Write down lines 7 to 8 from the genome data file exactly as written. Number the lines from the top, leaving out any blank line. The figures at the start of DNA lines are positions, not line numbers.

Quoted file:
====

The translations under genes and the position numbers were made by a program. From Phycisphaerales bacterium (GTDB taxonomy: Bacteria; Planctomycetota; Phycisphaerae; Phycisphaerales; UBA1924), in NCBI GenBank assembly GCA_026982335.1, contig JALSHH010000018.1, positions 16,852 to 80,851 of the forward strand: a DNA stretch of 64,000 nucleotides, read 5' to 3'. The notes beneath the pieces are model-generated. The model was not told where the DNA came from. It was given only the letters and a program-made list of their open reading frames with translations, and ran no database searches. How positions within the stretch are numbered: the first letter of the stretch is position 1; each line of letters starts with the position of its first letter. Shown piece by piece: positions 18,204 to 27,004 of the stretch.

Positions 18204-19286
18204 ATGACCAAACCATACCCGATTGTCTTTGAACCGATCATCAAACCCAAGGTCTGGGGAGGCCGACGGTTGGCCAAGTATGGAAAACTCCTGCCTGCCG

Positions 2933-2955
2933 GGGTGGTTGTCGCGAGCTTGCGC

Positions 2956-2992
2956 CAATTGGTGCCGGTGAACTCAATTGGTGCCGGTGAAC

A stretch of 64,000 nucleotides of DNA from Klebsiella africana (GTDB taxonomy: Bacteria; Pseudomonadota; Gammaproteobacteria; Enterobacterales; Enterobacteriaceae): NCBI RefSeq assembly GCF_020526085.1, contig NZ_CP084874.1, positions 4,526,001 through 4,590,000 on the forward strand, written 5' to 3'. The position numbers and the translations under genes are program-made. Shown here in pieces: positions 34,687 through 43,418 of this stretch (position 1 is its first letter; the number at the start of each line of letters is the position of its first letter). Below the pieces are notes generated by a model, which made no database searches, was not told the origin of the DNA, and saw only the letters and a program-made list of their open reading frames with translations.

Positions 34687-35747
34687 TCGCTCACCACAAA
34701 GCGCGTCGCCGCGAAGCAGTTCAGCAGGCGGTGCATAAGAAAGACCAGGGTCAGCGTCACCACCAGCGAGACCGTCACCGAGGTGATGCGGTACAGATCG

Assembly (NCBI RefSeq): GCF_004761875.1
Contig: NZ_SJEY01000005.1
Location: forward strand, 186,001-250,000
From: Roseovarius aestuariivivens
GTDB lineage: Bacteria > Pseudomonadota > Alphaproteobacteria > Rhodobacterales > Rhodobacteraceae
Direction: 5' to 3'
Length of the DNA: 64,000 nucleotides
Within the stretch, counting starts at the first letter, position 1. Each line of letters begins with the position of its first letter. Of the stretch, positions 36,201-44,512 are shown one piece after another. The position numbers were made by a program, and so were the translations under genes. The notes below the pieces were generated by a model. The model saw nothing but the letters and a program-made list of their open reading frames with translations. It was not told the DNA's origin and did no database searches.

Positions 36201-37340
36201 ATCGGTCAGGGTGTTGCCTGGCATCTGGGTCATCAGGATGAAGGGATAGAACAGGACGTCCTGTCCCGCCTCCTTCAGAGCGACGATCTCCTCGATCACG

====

2956 CAATTGGTGCCGGTGAACTCAATTGGTGCCGGTGAAC

A stretch of 64,000 nucleotides of DNA from Klebsiella africana (GTDB taxonomy: Bacteria; Pseudomonadota; Gammaproteobacteria; Enterobacterales; Enterobacteriaceae): NCBI RefSeq assembly GCF_020526085.1, contig NZ_CP084874.1, positions 4,526,001 through 4,590,000 on the forward strand, written 5' to 3'. The position numbers and the translations under genes are program-made. Shown here in pieces: positions 34,687 through 43,418 of this stretch (position 1 is its first letter; the number at the start of each line of letters is the position of its first letter). Below the pieces are notes generated by a model, which made no database searches, was not told the origin of the DNA, and saw only the letters and a program-made list of their open reading frames with translations.